The bank revealed Wednesday that it would do the $1 hike, with the increase slated to apply to U.S. employees beginning in October. Its minimum hourly wage has been $22 since May of last year, according to the company.
With the new $23-per-hour level, it will make the minimum annualized salary of those with full-time positions nearly $48,000, according to Bank of America.
In a statement, Chief Human Resource Officer Sheri Bronstein described having a "competitive minimum rate of pay" as "foundation" to "being a great place to work."
"By investing in a variety of benefits to attract and develop talented teammates, we are investing in the long-term success of our employees, customers and communities," she said. "Our commitment to $25 by 2025 is how we share success with you and lead the way for other companies."
FILE - A man uses an ATM at a Bank of America branch on July 28, 2009 in Pasadena, California. (David McNew/Getty Images)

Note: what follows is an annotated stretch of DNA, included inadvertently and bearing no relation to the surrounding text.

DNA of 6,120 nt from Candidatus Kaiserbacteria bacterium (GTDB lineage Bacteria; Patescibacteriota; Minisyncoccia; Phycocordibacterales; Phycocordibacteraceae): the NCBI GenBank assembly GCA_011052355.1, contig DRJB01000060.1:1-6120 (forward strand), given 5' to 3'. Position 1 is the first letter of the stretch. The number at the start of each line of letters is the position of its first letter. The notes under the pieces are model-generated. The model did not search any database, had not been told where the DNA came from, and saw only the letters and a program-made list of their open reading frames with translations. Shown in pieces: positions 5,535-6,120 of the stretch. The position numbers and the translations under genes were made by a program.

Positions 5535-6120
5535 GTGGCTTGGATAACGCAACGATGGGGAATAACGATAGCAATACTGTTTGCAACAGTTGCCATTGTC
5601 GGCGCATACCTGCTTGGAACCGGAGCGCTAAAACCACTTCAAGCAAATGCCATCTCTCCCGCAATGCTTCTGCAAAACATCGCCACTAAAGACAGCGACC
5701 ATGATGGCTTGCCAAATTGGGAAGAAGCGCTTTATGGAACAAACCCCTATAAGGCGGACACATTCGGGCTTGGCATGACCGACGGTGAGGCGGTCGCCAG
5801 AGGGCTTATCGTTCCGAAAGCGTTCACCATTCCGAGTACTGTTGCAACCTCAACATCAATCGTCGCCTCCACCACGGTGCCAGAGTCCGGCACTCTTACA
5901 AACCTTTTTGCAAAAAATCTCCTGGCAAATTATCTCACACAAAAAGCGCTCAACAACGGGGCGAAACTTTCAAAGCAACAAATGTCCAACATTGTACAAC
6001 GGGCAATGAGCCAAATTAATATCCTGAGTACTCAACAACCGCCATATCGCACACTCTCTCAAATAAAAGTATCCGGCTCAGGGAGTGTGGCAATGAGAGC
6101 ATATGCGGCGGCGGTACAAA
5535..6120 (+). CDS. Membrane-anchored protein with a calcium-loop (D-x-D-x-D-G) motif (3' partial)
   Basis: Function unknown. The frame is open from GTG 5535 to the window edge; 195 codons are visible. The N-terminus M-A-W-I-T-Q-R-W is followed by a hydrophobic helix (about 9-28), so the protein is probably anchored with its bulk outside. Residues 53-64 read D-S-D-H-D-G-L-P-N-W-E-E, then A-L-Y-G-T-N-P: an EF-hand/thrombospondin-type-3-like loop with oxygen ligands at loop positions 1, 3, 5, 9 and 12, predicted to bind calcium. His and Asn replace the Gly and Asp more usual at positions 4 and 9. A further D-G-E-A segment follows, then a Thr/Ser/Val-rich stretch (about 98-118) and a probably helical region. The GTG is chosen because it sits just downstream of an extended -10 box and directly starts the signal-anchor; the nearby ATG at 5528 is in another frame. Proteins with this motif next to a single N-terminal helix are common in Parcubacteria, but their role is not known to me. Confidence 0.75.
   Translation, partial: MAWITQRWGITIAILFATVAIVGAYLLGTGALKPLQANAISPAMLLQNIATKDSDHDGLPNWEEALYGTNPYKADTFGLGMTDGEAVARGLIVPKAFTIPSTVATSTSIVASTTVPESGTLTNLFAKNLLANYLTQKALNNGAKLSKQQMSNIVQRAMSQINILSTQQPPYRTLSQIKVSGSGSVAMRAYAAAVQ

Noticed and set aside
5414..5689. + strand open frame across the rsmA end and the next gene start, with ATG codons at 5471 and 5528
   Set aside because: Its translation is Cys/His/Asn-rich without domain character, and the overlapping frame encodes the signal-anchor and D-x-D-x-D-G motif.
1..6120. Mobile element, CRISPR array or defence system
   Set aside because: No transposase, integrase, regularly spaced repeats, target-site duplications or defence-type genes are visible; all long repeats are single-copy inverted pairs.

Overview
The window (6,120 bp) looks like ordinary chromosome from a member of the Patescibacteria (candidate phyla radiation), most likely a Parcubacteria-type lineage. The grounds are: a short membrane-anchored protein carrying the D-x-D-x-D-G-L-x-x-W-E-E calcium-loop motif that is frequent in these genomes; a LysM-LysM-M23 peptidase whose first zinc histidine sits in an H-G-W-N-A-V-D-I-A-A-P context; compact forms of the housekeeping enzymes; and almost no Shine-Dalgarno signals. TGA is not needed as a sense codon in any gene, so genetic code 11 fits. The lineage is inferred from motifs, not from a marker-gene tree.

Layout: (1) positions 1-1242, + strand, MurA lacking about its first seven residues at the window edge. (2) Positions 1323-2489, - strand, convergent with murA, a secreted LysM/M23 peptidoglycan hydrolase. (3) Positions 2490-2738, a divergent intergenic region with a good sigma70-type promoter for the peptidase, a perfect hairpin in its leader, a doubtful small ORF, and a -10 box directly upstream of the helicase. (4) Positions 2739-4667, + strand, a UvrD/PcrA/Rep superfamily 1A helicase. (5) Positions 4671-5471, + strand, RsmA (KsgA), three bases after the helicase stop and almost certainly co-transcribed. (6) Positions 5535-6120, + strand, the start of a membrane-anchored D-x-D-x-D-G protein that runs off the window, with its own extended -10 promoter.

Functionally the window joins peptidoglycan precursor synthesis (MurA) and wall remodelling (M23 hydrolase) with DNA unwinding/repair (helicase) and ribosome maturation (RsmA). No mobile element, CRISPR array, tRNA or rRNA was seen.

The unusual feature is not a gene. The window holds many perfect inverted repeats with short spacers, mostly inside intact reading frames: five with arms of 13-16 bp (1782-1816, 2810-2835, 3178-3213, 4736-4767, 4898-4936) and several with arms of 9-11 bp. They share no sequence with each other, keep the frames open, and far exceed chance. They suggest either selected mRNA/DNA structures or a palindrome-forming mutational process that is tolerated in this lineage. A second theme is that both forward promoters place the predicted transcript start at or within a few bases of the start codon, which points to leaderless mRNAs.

Two years ago, Bank of America first unveiled its plans to hit $25 for its minimum hourly rate no later than halfway through the decade.
Prior to the hike announced Wednesday, Bank of America workers had seen at least five bumps in the company’s minimum hourly rate since 2017, according to the company. Once the $23 comes into force, it will have risen 53%, or $8, compared to then.
Bank of America’s new per-hour minimum wage will be $15.75 higher than the $7.25 per hour required by federal law for non-tipped workers. The federal minimum wage has remained flat since 2009.
The company employed some 216,000 total workers at the end of June, according to its latest quarterly earnings report.
As of early Wednesday afternoon, Bank of America’s stock has experienced a drop of over 13% from where it started the year. Over the past 12 months, its value has come in 15% lower.